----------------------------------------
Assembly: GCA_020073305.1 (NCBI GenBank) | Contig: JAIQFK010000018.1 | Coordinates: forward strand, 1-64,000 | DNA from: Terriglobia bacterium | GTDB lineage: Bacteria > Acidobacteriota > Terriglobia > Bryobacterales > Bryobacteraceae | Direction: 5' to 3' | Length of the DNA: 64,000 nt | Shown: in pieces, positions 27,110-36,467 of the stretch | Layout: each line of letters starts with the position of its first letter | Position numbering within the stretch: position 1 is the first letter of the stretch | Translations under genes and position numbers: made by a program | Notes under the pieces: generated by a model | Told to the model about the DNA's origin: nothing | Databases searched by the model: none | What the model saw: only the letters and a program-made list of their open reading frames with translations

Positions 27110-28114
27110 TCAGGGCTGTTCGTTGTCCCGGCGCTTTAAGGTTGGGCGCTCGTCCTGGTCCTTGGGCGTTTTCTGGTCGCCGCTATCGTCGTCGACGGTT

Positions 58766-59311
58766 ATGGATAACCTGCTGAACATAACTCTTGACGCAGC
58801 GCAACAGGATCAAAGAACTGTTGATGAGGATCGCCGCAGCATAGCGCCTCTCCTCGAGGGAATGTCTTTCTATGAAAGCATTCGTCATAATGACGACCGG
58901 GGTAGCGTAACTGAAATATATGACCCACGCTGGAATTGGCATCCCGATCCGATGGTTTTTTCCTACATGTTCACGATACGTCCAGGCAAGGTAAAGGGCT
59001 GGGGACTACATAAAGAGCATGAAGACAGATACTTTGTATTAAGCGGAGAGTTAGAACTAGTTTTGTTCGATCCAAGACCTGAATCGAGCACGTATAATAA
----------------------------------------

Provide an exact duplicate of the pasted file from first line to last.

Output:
Assembly: GCA_020073305.1 (NCBI GenBank) | Contig: JAIQFK010000018.1 | Coordinates: forward strand, 1-64,000 | DNA from: Terriglobia bacterium | GTDB lineage: Bacteria > Acidobacteriota > Terriglobia > Bryobacterales > Bryobacteraceae | Direction: 5' to 3' | Length of the DNA: 64,000 nt | Shown: in pieces, positions 27,110-36,467 of the stretch | Layout: each line of letters starts with the position of its first letter | Position numbering within the stretch: position 1 is the first letter of the stretch | Translations under genes and position numbers: made by a program | Notes under the pieces: generated by a model | Told to the model about the DNA's origin: nothing | Databases searched by the model: none | What the model saw: only the letters and a program-made list of their open reading frames with translations

Positions 27110-28114
27110 TCAGGGCTGTTCGTTGTCCCGGCGCTTTAAGGTTGGGCGCTCGTCCTGGTCCTTGGGCGTTTTCTGGTCGCCGCTATCGTCGTCGACGGTT

Positions 58766-59311
58766 ATGGATAACCTGCTGAACATAACTCTTGACGCAGC
58801 GCAACAGGATCAAAGAACTGTTGATGAGGATCGCCGCAGCATAGCGCCTCTCCTCGAGGGAATGTCTTTCTATGAAAGCATTCGTCATAATGACGACCGG
58901 GGTAGCGTAACTGAAATATATGACCCACGCTGGAATTGGCATCCCGATCCGATGGTTTTTTCCTACATGTTCACGATACGTCCAGGCAAGGTAAAGGGCT
59001 GGGGACTACATAAAGAGCATGAAGACAGATACTTTGTATTAAGCGGAGAGTTAGAACTAGTTTTGTTCGATCCAAGACCTGAATCGAGCACGTATAATAA